Finally, consider the term “cheap polarized sunglasses for men.”
As with the “trout flies” search, we see a few organic results below the PLAs. Notice the depth and quality of the single ad that is shown on the page. It is optimized for “polarized sunglasses for men,” includes a 5 star ranking with 800+ reviews, and site links to the most popular related navigation paths. Most clicks for “cheap polarized sunglasses for men” likely go to that ad. The searchers likely do not read the organic results below the PLAs.
What Does It Mean?
If I were running an ecommerce business — I sold my online jewelry business last year, after owning it for ten years — I would invest in PLAs and PPC campaigns. I would closely watch my results and return on investment, especially on broad terms.
Segment and target your campaigns as much as possible to present results that are highly personalized to the search terms you have chosen. Target longtail keywords with rich ads that will dominate the page, as in the sunglasses example above. Invest in landing pages that are optimized for the search terms. Conduct A/B testing on different ads and landing pages.
Consumers are more comfortable clicking on ads now than in the past. Part of the reason is the ads are high quality and generally take shoppers to relevant products. Organic results are frequently not as concise and don’t necessarily take consumers to the optimal locations for shopping. The means more clicks on text and PLA ads. It may also mean more money for merchants, as the conversion rates are typically higher from those ads than organic clicks.
Don’t Ignore SEO
Ecommerce merchants should not ignore SEO. But they should not count on organic search to deliver 70 percent of their traffic with a 3 or 4 percent conversion rate. Merchants should still provide good content for their products and site category pages because that‘s what shoppers want to see when they come to a site. It will increase the chances of closing the sale.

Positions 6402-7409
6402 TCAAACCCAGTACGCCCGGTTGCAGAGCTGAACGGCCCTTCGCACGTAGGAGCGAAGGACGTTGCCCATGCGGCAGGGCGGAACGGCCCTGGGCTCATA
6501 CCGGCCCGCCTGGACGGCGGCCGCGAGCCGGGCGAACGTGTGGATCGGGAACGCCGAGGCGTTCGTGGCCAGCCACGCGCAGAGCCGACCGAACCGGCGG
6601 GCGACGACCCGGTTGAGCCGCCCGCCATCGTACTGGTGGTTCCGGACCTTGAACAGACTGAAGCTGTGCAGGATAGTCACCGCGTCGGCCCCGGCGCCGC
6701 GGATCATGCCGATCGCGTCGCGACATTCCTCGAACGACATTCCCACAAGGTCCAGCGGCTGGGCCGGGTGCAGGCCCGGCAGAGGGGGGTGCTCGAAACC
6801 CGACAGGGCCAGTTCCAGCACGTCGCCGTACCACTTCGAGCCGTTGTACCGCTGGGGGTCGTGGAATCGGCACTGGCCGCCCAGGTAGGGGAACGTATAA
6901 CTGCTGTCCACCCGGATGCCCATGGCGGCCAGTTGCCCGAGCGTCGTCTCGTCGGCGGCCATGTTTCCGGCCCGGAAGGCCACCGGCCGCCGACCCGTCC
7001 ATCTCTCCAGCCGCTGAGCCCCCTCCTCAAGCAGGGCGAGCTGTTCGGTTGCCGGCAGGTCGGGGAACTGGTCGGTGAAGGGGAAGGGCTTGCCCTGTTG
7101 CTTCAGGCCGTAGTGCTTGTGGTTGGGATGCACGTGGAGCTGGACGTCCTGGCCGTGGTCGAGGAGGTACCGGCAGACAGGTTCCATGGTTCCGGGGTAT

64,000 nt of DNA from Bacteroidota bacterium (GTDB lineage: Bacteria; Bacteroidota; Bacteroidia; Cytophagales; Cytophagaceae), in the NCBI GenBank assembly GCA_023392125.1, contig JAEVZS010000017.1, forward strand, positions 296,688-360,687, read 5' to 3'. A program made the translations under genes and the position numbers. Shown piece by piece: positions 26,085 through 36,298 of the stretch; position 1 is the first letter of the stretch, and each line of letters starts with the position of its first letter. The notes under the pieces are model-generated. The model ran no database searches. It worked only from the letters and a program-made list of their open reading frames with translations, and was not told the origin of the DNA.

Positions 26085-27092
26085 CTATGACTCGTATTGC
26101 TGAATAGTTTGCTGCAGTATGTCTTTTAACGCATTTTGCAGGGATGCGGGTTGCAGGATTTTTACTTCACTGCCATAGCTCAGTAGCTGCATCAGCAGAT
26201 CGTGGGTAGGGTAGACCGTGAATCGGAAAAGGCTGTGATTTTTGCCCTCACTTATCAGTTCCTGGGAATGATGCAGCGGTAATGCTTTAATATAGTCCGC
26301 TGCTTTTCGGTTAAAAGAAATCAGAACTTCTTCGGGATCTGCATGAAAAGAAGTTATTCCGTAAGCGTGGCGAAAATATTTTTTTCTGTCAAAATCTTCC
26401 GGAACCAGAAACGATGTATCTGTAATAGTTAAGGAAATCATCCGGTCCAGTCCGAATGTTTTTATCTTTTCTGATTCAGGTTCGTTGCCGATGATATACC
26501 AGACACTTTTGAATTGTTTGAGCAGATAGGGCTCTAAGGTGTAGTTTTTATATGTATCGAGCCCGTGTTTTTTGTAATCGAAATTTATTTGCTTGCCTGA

If you have solid organic search rankings for your products and see a high conversation rate from that traffic, stay the course. But plan for PPC ads. If Google makes changes that reduce your revenue, you can quickly step in with paid campaigns to offset the lost traffic.
You’ll still want backlinks from affiliates, blogs, and social media. But, don’t do it just for SEO. Leverage those links as referrals from multiple channels. Realize that the content you post on Facebook may influence a future purchase. Don’t just view it as a targeted link.
Diversify your store’s traffic as much as possible. Invest in advertising, but measure the ROI. Make sure you think beyond the cost of a single acquisition and consider the lifetime value of a customer. If you sell cheap sunglasses, for example, ask if a sale is a one-time purchase or a potential repeat buyer. If it’s one time, consider passing on the ads for that search term. But if you sell products like polarized sunglasses for men, the advertising investment to get to the top of the page may be worth it.